Downzoning is a leading reason why Englewood has not thrived despite its close proximity to vibrant Denver neighborhoods nearby that were not as restrictive. Downzoning doesn't work. Diversity is what makes urban areas so much more vital than the Levittowns of the world. But diversity can't happen unless we remove property development from majoritarian control based on vague aesthetic sensibilities that often merely hide fear of change of prejudices conscious and unconscious.
The disadvantaged don't come out on top in either the marketplace or in political struggles. If they did, they wouldn't be disadvantaged. But they almost always do better in the marketplace than they do in the political arena. The marketplace allows for compromises that gives everyone part of what they want, while the political arena tends to be all or nothing. In politics, the powerful almost always win, and political power takes a large investment of time and energy (and sometimes money) to acquire. In contrast, meaningful and useful economic power can be secured in smaller chunks.
The more local the government, the more this is the case. Local government officials are elected by a narrower subset of voters than top of the ticket elected officials, in elections where meaningful information is harder to obtain, and are subject to less media supervision of their actions. No level of government is more indifferent to the common man and more prone to incompetence than local government. The only real check against bad local government is that residents of them can move elsewhere if their provision of urban services becomes intolerably bad.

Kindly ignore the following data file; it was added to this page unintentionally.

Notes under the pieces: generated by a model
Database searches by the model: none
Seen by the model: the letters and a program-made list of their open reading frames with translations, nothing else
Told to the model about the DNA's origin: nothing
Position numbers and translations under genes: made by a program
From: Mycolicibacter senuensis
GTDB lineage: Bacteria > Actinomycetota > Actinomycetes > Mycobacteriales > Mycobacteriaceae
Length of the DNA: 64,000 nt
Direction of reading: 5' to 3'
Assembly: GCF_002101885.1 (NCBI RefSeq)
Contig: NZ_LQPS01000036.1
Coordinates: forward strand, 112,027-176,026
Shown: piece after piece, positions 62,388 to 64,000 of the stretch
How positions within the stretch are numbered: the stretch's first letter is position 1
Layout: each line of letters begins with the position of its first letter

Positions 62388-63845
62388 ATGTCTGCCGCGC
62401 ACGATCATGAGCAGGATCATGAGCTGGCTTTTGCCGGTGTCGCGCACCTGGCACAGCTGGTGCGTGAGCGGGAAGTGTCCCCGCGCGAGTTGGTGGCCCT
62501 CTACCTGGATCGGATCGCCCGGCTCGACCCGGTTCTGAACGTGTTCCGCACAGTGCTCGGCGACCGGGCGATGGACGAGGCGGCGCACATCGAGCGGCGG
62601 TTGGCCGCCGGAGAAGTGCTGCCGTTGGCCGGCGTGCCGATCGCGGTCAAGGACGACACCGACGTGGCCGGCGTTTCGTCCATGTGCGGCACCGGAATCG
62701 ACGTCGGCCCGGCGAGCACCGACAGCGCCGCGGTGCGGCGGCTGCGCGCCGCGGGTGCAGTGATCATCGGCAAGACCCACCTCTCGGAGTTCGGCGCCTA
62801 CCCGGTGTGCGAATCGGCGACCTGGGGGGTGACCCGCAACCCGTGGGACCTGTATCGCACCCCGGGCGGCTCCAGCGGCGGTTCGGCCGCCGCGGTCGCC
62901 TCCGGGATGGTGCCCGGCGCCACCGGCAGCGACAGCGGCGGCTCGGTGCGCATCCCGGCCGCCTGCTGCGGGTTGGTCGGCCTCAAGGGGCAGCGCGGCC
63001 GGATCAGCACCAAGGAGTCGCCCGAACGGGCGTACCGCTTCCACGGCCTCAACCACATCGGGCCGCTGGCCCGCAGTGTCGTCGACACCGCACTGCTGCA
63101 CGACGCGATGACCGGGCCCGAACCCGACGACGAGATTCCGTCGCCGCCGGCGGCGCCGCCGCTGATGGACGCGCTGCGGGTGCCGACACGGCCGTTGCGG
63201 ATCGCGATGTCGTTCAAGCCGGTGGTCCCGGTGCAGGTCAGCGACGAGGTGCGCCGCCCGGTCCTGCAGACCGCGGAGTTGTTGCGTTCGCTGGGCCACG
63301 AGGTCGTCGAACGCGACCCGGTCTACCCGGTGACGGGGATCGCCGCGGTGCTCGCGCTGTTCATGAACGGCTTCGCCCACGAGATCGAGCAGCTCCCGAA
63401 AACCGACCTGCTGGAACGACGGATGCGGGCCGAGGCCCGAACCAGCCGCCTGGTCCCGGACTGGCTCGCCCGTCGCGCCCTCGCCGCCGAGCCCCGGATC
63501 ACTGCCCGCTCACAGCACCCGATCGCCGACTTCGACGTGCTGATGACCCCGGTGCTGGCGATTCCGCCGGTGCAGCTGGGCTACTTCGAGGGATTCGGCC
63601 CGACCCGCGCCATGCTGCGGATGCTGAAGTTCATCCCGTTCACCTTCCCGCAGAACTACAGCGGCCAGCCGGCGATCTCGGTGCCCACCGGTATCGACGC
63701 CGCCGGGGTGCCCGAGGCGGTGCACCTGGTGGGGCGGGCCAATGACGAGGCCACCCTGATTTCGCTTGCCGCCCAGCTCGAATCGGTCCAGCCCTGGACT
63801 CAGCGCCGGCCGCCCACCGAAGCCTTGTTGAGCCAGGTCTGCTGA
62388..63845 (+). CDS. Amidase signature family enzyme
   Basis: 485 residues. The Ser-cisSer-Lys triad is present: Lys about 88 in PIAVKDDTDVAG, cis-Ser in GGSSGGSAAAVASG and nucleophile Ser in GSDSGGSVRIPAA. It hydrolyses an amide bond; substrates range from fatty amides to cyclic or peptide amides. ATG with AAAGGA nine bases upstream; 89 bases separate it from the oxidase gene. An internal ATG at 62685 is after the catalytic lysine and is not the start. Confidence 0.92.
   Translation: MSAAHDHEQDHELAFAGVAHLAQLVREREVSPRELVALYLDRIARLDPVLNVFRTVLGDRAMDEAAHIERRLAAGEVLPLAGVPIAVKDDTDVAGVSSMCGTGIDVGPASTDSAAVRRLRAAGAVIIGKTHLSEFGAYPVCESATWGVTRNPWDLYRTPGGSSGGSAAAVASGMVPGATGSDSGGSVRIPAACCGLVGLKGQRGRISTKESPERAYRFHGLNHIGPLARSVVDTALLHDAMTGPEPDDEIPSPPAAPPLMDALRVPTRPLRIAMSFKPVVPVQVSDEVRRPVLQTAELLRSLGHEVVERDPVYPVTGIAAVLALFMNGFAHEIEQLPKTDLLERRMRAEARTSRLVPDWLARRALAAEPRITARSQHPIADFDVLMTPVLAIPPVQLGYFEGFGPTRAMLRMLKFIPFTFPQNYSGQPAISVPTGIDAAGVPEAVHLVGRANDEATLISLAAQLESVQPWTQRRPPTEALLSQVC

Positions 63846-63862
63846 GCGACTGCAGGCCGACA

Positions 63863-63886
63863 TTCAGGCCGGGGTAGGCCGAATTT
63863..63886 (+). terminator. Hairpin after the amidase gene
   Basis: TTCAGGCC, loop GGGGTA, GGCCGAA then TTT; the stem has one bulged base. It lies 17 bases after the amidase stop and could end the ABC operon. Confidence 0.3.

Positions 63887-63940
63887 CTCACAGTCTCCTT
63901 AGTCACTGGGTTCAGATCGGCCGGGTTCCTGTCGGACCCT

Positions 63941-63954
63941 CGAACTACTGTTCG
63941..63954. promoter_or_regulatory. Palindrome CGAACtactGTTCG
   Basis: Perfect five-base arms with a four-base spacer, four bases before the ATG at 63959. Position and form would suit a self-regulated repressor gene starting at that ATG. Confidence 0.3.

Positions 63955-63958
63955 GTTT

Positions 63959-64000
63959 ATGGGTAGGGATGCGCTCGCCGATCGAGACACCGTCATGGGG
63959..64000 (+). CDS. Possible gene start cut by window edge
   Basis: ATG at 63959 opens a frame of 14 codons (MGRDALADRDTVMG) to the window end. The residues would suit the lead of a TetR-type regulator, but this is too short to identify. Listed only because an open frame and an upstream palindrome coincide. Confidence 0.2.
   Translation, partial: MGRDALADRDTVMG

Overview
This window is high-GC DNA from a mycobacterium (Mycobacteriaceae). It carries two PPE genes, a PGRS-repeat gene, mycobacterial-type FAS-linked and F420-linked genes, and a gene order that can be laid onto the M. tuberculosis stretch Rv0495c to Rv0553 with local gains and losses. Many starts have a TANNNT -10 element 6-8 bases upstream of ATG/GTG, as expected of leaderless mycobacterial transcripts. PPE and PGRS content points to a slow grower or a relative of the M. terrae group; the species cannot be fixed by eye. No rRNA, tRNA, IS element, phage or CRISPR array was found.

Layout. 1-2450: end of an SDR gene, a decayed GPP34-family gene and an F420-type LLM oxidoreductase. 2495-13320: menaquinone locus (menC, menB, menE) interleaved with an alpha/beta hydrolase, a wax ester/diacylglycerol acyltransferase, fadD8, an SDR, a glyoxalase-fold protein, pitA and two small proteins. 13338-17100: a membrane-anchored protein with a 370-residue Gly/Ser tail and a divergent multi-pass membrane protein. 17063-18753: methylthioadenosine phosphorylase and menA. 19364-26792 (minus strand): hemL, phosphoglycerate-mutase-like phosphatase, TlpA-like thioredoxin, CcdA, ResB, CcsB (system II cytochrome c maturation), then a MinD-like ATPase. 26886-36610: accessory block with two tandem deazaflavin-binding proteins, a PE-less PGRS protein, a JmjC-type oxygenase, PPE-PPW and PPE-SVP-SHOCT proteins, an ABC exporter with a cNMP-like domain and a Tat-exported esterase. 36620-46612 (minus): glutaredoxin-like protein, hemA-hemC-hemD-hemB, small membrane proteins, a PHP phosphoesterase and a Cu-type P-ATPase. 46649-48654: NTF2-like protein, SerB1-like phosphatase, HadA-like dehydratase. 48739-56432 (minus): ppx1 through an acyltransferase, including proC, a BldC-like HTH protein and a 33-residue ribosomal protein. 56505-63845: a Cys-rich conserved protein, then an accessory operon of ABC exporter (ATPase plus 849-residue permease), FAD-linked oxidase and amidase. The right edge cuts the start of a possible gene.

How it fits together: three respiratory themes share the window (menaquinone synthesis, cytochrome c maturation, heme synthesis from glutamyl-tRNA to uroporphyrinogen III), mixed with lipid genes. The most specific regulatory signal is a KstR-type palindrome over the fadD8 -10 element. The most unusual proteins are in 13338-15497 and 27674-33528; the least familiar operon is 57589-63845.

One of the reasons that Denver is doing well now, compared to its suburban neighbors, is that it has only a single layer of government at the county level in a county large enough to force it to professionalize and address issues on a policy level, and whose elections impact enough people to make media coverage more thorough, while the suburbs must contend with county, municipal and special districts governments that become less representative and less competent as they get smaller.
Local governments and their partners in planning crime, neighborhood associations, are bastions of conservative local elites (as in "opposed to change" rather than Republican leaning) who smash promising ideas that someone is willing to risk large sums of their own money to attempt, with little or no regard for the systemic consequences of their actions, and no awareness of the harm that they are doing to their own neighborhoods.
If we want to make our city a better place, we could do far worse than jettisoning the city's byzantine zoning code entirely, and starting over with only the bare minimum of land use limitation and building code requirements necessary to allow the city to do its work.